Please forgive me if I went off on a tangent.

          • MHughes976 says:

            No tangent there, ritzl! I’d add that scholars seeking to visit Palestinian colleagues are being impeded rather unpredictably but on grounds that surely have something to do with their expressed opinions, which means that the most basic kind of assault on academic freedom is taking place.
            Since Professor Walzer was not joining us this time I was trying to put an argument from his point of view as fairly as I could, though as you know in my real belief all argument from that pov contains flaws. The flaw in the first step depends, in my real opinion, on attributing a malevolent intention to people whose true purpose is not to limit academic freedom but to restore it.

  5. Krauss says:

    A last-minute resolution concerning the ASA, an academic group that voted to support a boycott of Israel, was voted down. That measure, which affirmed the ASA’s right “to take positions in solidarity with the Palestinian struggle against racism,” needed 75 percent of delegates’ support. It lost by a 59-41 margin. Still, the executive committee of the MLA will consider the ASA resolution as well.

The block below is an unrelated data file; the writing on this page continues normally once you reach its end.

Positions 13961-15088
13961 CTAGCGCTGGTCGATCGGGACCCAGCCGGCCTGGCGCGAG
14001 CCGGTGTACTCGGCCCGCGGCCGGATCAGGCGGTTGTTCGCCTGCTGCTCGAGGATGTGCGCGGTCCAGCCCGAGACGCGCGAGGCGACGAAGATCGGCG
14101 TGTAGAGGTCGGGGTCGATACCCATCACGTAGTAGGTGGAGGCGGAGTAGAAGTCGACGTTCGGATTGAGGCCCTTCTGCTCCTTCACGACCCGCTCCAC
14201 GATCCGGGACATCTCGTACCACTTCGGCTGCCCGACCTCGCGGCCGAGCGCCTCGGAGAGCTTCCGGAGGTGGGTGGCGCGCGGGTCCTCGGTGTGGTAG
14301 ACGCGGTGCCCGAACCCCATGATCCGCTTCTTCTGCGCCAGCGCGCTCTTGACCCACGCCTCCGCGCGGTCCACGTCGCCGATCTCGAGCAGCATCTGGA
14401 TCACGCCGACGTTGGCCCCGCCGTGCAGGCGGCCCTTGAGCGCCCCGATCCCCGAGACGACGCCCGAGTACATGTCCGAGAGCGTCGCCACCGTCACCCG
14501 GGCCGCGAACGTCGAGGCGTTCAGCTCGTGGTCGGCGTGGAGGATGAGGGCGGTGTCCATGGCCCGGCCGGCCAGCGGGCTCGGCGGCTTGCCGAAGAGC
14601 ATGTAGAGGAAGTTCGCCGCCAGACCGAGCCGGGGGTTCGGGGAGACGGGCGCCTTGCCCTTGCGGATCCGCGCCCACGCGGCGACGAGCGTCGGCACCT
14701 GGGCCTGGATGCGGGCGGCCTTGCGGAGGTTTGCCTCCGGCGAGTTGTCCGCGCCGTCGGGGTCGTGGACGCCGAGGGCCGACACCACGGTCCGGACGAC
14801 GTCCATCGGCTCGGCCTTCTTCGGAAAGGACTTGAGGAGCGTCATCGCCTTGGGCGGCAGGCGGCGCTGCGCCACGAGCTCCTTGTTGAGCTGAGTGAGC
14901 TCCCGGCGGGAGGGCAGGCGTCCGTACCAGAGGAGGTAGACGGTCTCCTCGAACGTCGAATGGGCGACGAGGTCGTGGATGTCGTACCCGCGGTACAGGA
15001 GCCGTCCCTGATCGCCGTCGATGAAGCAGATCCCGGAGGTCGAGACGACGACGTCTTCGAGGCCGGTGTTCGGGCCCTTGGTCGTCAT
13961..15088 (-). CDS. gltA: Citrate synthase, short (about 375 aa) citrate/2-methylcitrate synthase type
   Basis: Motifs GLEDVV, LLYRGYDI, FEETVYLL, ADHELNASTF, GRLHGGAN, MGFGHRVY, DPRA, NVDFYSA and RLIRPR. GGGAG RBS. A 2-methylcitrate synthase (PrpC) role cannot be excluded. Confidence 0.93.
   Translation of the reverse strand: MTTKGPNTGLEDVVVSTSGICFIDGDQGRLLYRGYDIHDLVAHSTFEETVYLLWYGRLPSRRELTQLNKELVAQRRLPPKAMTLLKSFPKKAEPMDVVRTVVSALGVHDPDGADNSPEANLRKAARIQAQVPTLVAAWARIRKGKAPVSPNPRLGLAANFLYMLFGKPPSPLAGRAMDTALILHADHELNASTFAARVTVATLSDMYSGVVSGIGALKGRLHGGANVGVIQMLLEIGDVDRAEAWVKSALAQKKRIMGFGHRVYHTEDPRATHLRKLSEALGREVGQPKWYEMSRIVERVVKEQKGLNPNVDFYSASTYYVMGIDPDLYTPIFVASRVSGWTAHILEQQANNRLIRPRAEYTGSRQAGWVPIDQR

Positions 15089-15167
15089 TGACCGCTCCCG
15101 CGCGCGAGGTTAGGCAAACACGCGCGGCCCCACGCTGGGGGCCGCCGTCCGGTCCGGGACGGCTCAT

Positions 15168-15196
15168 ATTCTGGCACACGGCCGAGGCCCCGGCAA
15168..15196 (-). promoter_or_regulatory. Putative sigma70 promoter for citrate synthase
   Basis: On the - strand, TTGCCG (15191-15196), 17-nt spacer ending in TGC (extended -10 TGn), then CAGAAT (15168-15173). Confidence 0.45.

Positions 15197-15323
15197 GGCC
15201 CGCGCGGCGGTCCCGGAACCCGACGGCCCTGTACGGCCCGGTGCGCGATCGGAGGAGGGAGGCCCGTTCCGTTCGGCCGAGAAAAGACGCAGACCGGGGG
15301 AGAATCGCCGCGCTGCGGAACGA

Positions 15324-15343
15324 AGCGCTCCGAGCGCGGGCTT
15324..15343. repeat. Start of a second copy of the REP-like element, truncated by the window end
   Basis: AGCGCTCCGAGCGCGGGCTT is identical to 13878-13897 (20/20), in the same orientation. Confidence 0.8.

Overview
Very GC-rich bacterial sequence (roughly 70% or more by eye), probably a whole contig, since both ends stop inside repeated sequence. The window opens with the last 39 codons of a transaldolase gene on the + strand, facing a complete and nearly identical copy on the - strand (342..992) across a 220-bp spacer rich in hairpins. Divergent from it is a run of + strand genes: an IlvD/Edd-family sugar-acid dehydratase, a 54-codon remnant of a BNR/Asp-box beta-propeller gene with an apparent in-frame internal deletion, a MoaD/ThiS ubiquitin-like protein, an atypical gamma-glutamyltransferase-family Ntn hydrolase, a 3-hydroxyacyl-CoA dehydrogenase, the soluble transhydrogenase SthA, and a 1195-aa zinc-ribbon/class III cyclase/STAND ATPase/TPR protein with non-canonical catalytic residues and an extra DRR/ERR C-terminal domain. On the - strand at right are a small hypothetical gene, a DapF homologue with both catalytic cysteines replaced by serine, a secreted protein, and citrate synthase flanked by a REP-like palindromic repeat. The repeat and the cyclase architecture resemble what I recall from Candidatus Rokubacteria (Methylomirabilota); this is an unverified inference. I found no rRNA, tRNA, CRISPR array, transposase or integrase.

Two things. First, a question. Will the executive committe consider the same resolution that ASA passed or did I get it wrong? And when will it consider it? Before the next convention a year from now or before it?

    Second, a comment. It’s interesting to note it needed 75% to pass. I wonder if this is customary for MLA resolutions or something inserted in the last minute(since the resolution itself was last-minute, did the exec committee add that poison pill to avoid controversy or did they bend to someone’s will?).

    And it’s also interesting that it got a 41% minority. That suggests that support for the ASA is knee-deep among the MLA core. In other words: it’s only a matter of a few years, not decades, before the MLA joins ASA in the moral minority which will soon become the moral majority(sorry Falwell, but our usage of the term is far better) among academics.

    • Ira Glunts says:

      I think that the executive committee will consider the passed resolution shortly for the purposes of presenting it for a vote of the full membership. This could be interesting.

      From the NY Times article quoted above:

      After nearly three hours of fractious debate and procedural maneuvering, the group’s delegate assembly voted 60 to 53 to adopt the resolution, which will be submitted to the group’s nearly 28,000 members after review by its executive council. If it is approved, the Modern Language Association would be the fourth, and by far the largest, such group to endorse a measure critical of Israel in the past year.